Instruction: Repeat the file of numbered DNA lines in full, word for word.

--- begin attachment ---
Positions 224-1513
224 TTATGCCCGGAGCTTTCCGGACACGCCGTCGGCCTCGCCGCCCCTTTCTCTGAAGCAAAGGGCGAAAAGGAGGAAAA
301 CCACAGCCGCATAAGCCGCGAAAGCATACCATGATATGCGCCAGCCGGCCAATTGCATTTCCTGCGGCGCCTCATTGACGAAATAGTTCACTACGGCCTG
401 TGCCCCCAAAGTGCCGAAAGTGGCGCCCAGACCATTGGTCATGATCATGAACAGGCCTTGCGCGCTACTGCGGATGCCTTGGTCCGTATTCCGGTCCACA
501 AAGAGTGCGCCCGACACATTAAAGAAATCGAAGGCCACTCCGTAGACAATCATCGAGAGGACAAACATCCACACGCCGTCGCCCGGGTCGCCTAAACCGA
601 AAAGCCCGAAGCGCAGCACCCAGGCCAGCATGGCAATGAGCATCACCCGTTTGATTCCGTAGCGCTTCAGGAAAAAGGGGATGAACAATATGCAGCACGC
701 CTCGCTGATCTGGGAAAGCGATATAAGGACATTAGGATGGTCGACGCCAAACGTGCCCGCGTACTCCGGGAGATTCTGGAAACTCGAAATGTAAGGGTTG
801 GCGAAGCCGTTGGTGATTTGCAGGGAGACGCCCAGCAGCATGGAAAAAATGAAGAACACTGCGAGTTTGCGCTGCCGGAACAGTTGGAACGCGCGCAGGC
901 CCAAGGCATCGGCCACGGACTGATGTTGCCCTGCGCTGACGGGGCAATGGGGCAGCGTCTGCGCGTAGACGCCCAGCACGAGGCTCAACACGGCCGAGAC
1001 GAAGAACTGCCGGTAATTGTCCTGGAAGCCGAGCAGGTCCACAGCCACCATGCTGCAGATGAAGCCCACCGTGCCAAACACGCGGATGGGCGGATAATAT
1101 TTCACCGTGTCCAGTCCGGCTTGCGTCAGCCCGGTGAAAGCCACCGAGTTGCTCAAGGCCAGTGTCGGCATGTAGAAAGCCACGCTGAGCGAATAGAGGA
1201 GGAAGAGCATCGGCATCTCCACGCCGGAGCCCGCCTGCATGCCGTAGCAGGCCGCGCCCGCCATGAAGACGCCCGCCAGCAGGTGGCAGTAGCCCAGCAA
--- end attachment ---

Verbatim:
Positions 224-1513
224 TTATGCCCGGAGCTTTCCGGACACGCCGTCGGCCTCGCCGCCCCTTTCTCTGAAGCAAAGGGCGAAAAGGAGGAAAA
301 CCACAGCCGCATAAGCCGCGAAAGCATACCATGATATGCGCCAGCCGGCCAATTGCATTTCCTGCGGCGCCTCATTGACGAAATAGTTCACTACGGCCTG
401 TGCCCCCAAAGTGCCGAAAGTGGCGCCCAGACCATTGGTCATGATCATGAACAGGCCTTGCGCGCTACTGCGGATGCCTTGGTCCGTATTCCGGTCCACA
501 AAGAGTGCGCCCGACACATTAAAGAAATCGAAGGCCACTCCGTAGACAATCATCGAGAGGACAAACATCCACACGCCGTCGCCCGGGTCGCCTAAACCGA
601 AAAGCCCGAAGCGCAGCACCCAGGCCAGCATGGCAATGAGCATCACCCGTTTGATTCCGTAGCGCTTCAGGAAAAAGGGGATGAACAATATGCAGCACGC
701 CTCGCTGATCTGGGAAAGCGATATAAGGACATTAGGATGGTCGACGCCAAACGTGCCCGCGTACTCCGGGAGATTCTGGAAACTCGAAATGTAAGGGTTG
801 GCGAAGCCGTTGGTGATTTGCAGGGAGACGCCCAGCAGCATGGAAAAAATGAAGAACACTGCGAGTTTGCGCTGCCGGAACAGTTGGAACGCGCGCAGGC
901 CCAAGGCATCGGCCACGGACTGATGTTGCCCTGCGCTGACGGGGCAATGGGGCAGCGTCTGCGCGTAGACGCCCAGCACGAGGCTCAACACGGCCGAGAC
1001 GAAGAACTGCCGGTAATTGTCCTGGAAGCCGAGCAGGTCCACAGCCACCATGCTGCAGATGAAGCCCACCGTGCCAAACACGCGGATGGGCGGATAATAT
1101 TTCACCGTGTCCAGTCCGGCTTGCGTCAGCCCGGTGAAAGCCACCGAGTTGCTCAAGGCCAGTGTCGGCATGTAGAAAGCCACGCTGAGCGAATAGAGGA
1201 GGAAGAGCATCGGCATCTCCACGCCGGAGCCCGCCTGCATGCCGTAGCAGGCCGCGCCCGCCATGAAGACGCCCGCCAGCAGGTGGCAGTAGCCCAGCAA